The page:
The World Health Organisation recommends that infants should be breastfed exclusively for the first six months to achieve optimal growth, development and health – but it’s not always possible.
Some moms mention going back to work or school as a reason for introducing non-breast milk foods, others give in to community pressure to feed solids and formula to their babies and some believe that breast milk only is not sufficient for their babies.
However, medical experts strongly discourage early introduction of solids because it may have dire consequences such as undernutrition and death and an increased possibility of obesity, heart disease and diabetes in the long term.
Lerato Mokoena* 21 said she believed that feeding her month-old daughter solids would make her gain weight after she had been born prematurely at 30 weeks. “My daughter’s birth weight was 1.9 kilograms. I fed her soft porridge because I thought it would make her gain some weight since she was too small.”
However, Nthabiseng Moloi* 27 took the decision to exclusively breastfeed her daughter for the first six months. “I introduced solids when my baby was six months and I am planning to breastfeed until she is two years old.”
Moloi said her decision was inspired by a book she read while she was pregnant. “The book said feeding solids to infants before six months could cause problems to the baby later in life as her organs were not well developed and she had not started to produce saliva that helps with swallowing.” She was afraid her baby could choke on her food since she was unable to swallow solids.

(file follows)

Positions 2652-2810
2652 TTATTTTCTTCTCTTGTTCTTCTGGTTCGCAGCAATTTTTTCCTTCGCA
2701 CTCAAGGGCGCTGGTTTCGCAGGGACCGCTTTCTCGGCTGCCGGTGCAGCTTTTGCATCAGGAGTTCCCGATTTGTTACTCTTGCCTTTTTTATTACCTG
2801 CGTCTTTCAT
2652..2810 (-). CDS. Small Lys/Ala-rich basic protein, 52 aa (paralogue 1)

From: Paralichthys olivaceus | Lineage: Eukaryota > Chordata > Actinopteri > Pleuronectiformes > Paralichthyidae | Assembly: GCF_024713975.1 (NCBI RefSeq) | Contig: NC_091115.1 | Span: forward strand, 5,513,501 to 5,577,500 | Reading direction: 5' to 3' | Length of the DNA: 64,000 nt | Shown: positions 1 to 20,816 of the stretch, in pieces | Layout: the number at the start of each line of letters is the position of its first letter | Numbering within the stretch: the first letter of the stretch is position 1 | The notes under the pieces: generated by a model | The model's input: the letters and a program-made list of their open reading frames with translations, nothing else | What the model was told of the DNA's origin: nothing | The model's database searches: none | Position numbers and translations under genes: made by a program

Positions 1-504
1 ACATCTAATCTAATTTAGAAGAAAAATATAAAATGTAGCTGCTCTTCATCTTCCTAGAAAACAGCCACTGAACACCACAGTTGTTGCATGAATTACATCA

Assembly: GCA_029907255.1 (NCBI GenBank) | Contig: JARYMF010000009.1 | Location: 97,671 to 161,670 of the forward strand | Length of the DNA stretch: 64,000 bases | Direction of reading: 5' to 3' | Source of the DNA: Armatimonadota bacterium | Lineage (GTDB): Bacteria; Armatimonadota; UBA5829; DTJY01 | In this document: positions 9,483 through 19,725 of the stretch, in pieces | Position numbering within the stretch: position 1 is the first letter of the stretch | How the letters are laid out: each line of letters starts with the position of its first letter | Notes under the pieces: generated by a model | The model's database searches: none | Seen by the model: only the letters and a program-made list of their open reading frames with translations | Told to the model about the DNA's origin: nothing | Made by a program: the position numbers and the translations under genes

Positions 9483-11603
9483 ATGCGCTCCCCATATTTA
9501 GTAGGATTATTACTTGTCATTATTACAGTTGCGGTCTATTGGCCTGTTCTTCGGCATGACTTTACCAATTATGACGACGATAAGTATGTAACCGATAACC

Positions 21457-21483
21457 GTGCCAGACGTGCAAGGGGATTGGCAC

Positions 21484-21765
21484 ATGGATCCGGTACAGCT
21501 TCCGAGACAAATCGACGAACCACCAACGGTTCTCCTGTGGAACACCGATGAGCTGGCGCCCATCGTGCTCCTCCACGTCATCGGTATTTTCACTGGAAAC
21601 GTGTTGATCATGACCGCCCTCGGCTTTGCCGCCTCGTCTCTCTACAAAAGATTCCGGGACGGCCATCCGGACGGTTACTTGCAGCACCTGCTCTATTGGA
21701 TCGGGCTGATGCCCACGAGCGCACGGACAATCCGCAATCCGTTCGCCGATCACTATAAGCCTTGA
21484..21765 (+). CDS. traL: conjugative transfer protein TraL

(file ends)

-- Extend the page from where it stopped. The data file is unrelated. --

The World Health Organisations says breastfeeding is an unequaled way of providing ideal food for the healthy growth and development of infants. “It is also an integral part of the reproductive process with important implications for the health of mothers.” Medical experts strongly discourage early introduction of solids because it may have dire consequences such as undernutrition and death and an increased possibility of obesity, heart disease and diabetes in the long term.
Medical experts strongly discourage early introduction of solids because it may have dire consequences such as undernutrition and death and an increased possibility of obesity, heart disease and diabetes in the long term.
Moloi said her friends tried to coerce her to feed her daughter solids but she did not give in to the pressure. “My husband and family supported my decision and this made things a lot easier for me. Another reason why I stuck to exclusive breastfeeding is that I enjoyed that I could bond with my baby while ensuring that she stayed healthy.”
Studies show that inappropriate infant feeding practices are the major contributors to undernutrition in developing countries where children who aren’t fed properly have repeated infections, and are almost six times more likely to die by the age of one month.
Researchers have also found that the early introduction of solids in babies is associated with allergic diseases, including eczema and an increased rate of wheezing.
Moloi said that during the first six months of exclusive breastfeeding, her baby never had any health issues such as constipation which most infants are likely to experience as a result of being fed solids such as soft porridge.
“My daughter is a healthy 18 months old who does not have any food allergies or eczema, something that I think is a benefit of exclusive breastfeeding.”
This is a different story for Mokoena whose child has struggled with constipation, eczema and food allergies.
An edited version of this story was published by Health24.